Genetic influences are estimated to account for up to 82 per cent of a child's reading ability, but children can only make the most of their natural abilities if this is combined with excellent teaching, a study published in the journal Science last week has found. The study, which assessed reading progression among twins in different classrooms, is the first of its kind to try and pinpoint environmental influences on reading ability.
'When children receive more effective instruction, they will tend to develop at their optimal trajectory', said study lead author Jeanette Taylor, an associate professor in psychology at Florida State University in Tallahassee, in a prepared statement. 'When instruction is less effective, then children's learning potential is not optimised and genetic differences are left unrealised'.
The study involved 280 identical or 'monozygotic' and 526 non-identical or 'dizygotic' twin pairs entering either first or second grade in schools across Florida. Monozygotic twins share all their genes, and dizygotic twins share half (the same as siblings), providing a way for scientists to estimate the role that environmental influences play in determining reading ability.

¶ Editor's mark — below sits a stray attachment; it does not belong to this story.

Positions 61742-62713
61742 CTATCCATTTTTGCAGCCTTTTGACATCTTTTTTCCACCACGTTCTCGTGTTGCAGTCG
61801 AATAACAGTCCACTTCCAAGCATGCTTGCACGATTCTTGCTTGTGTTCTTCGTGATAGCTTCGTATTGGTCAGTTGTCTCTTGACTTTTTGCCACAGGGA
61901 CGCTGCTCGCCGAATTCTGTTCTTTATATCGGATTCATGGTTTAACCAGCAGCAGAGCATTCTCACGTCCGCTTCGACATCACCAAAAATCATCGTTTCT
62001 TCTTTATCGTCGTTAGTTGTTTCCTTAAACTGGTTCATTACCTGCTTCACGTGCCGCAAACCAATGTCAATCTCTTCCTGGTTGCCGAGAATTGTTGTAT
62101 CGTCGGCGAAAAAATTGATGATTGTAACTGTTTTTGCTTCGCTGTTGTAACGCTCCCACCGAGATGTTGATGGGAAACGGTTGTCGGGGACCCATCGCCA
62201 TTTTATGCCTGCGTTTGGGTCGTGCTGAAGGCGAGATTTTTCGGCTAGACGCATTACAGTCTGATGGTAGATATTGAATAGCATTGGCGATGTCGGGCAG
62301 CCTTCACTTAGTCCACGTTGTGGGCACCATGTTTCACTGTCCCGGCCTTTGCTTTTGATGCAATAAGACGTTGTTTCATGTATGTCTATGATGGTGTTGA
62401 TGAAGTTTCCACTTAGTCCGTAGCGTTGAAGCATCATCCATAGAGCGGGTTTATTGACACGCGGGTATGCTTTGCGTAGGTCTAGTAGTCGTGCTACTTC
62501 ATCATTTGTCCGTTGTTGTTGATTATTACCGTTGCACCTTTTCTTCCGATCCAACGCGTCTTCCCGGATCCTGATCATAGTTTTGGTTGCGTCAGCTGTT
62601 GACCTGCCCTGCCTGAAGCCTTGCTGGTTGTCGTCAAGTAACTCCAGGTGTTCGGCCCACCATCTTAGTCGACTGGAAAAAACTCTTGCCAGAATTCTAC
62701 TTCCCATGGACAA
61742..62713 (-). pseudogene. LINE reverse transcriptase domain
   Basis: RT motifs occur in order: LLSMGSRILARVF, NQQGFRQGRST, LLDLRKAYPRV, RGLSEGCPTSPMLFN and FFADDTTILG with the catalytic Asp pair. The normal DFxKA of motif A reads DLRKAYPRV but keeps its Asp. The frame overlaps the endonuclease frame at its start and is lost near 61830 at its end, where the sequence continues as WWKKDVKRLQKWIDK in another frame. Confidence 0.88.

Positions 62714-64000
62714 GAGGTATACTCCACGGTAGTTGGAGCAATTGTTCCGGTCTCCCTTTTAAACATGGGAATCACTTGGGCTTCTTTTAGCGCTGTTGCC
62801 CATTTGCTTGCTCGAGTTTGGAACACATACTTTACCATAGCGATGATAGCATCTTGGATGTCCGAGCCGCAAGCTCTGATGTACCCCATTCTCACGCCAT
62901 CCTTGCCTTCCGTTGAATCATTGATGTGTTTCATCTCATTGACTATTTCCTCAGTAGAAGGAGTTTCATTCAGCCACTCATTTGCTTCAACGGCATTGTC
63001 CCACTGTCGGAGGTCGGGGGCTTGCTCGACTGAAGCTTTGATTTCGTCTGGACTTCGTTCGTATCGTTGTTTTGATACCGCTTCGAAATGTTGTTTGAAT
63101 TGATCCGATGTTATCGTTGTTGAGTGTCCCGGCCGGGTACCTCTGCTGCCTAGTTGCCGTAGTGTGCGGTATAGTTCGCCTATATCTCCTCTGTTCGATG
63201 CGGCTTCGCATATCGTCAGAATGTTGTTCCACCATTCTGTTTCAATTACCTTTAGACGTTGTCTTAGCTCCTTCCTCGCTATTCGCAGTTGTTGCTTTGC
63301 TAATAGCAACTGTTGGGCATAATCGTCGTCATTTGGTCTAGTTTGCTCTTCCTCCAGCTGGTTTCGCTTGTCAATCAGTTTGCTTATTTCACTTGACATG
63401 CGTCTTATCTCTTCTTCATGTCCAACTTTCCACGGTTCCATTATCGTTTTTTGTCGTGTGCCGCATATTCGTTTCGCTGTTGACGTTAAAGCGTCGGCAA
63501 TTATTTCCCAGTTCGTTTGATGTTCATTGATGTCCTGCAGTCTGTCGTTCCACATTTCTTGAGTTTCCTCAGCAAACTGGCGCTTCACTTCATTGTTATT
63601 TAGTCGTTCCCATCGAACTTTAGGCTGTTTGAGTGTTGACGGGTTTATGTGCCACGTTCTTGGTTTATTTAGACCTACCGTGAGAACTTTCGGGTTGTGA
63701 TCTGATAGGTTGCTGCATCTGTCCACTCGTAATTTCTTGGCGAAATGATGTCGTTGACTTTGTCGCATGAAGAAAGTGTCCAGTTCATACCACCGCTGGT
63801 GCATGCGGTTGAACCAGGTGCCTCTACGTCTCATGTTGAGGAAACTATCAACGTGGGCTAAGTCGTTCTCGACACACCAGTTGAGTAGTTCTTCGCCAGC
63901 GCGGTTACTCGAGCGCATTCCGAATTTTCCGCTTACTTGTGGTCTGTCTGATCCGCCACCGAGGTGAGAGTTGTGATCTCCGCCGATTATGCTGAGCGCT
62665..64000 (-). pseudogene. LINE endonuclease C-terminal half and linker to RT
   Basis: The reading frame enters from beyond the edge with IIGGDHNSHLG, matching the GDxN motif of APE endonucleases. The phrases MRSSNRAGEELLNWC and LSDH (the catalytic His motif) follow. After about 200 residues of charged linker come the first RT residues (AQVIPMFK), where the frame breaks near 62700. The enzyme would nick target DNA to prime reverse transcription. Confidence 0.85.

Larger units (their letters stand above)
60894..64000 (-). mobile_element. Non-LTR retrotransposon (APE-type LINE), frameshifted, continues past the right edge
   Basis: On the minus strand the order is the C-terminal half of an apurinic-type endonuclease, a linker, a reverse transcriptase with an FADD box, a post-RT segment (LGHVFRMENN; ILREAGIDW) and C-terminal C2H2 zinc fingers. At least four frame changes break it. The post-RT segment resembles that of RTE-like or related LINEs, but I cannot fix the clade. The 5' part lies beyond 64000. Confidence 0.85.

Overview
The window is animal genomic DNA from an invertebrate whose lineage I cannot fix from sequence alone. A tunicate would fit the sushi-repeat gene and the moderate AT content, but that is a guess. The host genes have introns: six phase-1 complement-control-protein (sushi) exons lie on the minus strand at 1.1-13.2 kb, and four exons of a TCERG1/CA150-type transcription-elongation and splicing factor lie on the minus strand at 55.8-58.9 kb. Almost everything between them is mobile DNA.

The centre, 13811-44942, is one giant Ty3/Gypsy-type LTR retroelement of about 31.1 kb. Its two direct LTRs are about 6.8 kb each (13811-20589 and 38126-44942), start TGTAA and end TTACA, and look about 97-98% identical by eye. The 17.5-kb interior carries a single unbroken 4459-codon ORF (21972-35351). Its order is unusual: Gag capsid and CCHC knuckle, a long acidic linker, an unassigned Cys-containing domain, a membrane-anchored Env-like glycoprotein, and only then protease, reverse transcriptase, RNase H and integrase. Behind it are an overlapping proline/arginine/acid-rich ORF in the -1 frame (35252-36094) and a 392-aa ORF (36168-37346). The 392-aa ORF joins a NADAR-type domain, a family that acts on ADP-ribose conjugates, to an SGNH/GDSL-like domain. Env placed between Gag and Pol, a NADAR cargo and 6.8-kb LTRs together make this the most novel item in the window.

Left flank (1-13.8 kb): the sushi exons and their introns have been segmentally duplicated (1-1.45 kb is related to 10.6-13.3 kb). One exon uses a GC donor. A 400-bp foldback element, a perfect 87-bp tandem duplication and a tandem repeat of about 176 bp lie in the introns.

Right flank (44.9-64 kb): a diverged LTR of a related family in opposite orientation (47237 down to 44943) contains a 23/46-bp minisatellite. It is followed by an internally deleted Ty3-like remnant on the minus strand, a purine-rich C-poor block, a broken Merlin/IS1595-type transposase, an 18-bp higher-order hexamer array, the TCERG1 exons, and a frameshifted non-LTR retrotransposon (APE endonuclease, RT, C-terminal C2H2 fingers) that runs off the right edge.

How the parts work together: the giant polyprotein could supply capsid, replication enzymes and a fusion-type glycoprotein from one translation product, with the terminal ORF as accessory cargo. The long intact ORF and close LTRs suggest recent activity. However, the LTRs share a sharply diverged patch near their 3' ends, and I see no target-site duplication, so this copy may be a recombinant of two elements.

After a year's teaching, children were assessed to see how many words they could read from a given paragraph in one minute, also known as an Oral Reading Fluency (ORF) test. Further ORF tests carried out on the twin's classmates were used to provide a benchmark for the overall quality of teaching in the class to which the twin's ORF score could be compared. If ORF scores improved across the class as a whole, it was taken as an indication that the teaching quality was good.
They found that twins who were in a good classroom environment, as assessed by the achievement of their classmates, generally did better than those gauged to be in a poor classroom environment. This suggested that teaching quality has a modifying affect on any genetic differences linked to an increased aptitude for reading.
But the researchers warned that the quality of teaching might not be the only explanation for the findings. Factors such as classmates' behaviour, availability of teaching resources, curriculum content and the suitability of the teaching style used for the individual in question are also likely to play a role.
Commenting on the study in the Miami Herald, Tim Shanahan, Professor of urban education at the University of Illinois, said: 'Good classrooms are all alike; they maximize kids' potential. Poor classrooms are not only poor in one way; they are poor in multiple ways'. Improving any of these factors can help to turn around a failing class, he argues.